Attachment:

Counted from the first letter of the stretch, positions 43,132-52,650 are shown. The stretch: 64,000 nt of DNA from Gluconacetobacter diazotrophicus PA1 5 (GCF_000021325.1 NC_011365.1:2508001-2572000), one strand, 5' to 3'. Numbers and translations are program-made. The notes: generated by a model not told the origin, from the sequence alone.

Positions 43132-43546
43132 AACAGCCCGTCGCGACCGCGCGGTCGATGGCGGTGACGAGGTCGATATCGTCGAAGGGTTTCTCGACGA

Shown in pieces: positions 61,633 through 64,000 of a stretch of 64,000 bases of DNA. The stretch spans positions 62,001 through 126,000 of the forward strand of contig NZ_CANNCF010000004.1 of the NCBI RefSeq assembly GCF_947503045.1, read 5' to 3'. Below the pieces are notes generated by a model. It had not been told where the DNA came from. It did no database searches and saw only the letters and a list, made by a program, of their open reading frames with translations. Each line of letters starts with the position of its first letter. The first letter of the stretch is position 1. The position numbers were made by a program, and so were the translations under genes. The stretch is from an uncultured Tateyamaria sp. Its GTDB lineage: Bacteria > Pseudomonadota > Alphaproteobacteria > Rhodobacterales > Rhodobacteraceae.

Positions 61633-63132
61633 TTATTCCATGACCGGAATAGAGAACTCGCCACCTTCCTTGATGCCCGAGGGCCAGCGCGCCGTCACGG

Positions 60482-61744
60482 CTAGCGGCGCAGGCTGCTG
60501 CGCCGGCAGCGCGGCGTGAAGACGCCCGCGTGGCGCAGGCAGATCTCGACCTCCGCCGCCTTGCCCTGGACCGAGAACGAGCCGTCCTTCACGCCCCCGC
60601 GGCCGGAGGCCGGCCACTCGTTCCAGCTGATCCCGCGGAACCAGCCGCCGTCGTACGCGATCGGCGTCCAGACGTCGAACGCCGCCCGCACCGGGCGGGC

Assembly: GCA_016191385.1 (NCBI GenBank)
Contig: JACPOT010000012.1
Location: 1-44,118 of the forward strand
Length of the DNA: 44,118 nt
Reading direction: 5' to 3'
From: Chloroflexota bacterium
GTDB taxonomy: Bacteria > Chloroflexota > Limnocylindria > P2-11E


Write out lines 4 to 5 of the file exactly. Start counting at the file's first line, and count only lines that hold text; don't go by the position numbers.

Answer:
Shown in pieces: positions 61,633 through 64,000 of a stretch of 64,000 bases of DNA. The stretch spans positions 62,001 through 126,000 of the forward strand of contig NZ_CANNCF010000004.1 of the NCBI RefSeq assembly GCF_947503045.1, read 5' to 3'. Below the pieces are notes generated by a model. It had not been told where the DNA came from. It did no database searches and saw only the letters and a list, made by a program, of their open reading frames with translations. Each line of letters starts with the position of its first letter. The first letter of the stretch is position 1. The position numbers were made by a program, and so were the translations under genes. The stretch is from an uncultured Tateyamaria sp. Its GTDB lineage: Bacteria > Pseudomonadota > Alphaproteobacteria > Rhodobacterales > Rhodobacteraceae.

Positions 61633-63132